Could we have camped and carried on this tradition? Yes, if we pushed it we could have camped somewhere.  But, it is the principal of it and I am adamant that when we do have our 19th trip, it will be where we want to go and what we enjoy.  We cancelled it not only because we are hard headed, but in support of the federal workers that are currently unemployed. 
I have enough tact to understand the overall impact of this shutdown and too realize that our camping trip is most likely not in the top 10 of overall impacts.  Probably in the top 20, but overall this is ridiculous to let national parks be affected by this shutdown.  Our national government has declined to a laughing matter.  Congress and Senate have lowered themselves to a bunch of immature individuals that have no priorities but their own political goals.  I don't even know what the government shutdown is and I refuse to read anything that would explain it to me.  The real shutdown should occur in Washington with a few key individuals and leave everyone else alone.  Especially those 800,000 individuals who live paycheck to paycheck.  This includes Washington police, homeland security, and the individuals keeping the trout alive at our federal hatcheries. 
If the current government is going to act like immature individuals, we should treat them that way.  This is the recommendations based on the way many of us were raised and I feel government should be punished in the same manner:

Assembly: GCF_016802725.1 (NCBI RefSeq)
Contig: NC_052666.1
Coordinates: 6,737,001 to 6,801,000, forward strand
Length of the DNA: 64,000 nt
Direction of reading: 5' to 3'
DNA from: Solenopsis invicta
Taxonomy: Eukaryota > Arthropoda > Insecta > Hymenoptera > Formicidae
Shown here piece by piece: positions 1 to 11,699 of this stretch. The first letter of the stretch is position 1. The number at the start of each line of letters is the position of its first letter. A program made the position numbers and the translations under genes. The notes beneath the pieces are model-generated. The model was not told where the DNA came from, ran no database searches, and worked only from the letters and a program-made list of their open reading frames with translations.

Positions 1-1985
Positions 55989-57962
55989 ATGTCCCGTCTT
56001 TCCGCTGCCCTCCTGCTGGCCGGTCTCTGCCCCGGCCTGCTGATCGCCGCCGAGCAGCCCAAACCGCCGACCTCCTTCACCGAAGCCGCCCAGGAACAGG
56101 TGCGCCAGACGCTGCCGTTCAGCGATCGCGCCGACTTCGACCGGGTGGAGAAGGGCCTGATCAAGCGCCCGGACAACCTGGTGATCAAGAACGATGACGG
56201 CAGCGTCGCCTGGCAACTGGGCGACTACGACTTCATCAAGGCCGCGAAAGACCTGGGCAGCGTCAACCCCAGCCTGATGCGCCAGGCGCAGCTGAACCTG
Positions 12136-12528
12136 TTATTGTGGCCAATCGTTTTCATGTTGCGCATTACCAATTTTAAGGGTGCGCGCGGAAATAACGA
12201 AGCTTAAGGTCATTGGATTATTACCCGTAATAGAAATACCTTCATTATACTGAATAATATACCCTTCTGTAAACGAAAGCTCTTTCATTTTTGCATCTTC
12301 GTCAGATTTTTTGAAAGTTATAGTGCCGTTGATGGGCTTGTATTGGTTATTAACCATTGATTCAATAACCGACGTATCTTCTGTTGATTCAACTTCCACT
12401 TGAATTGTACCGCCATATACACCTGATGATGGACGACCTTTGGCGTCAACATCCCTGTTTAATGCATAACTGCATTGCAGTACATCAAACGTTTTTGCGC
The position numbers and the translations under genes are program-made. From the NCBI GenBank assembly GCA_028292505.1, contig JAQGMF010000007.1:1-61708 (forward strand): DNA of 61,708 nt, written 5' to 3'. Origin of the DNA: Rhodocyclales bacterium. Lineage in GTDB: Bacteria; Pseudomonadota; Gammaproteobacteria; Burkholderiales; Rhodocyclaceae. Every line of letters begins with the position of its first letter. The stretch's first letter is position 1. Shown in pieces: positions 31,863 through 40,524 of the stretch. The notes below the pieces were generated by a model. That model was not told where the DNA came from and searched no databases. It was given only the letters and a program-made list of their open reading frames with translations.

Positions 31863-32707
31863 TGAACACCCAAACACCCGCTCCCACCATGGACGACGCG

• Any individual acting like a 4 year old will not get allowance for the week
  • All members of government will be paddled with a homemade switch or paddle when acting up in session, talking out of turn, etc
  • All members of government will turn in a sheet of paper with the words ' I will use common sense' printed 1000 times.
  • The worst offenders will wear a dunce hat in the corner for 1 hour. We are going to need a lot of corners. 
And finally, once this is over, I will invite key members of government to our camp site.  There they will explain to us the process of government shutdown, the necessity to unemploy 800,000 hard working Americans, and give us one good reason why we can't go camping on public land, wade in public waters, hear family stories for the 20th time, eat like kings, bond with my brothers, build the absolute biggest campfire you have ever seen and burn things in it that you could not imagine.   I want one good reason.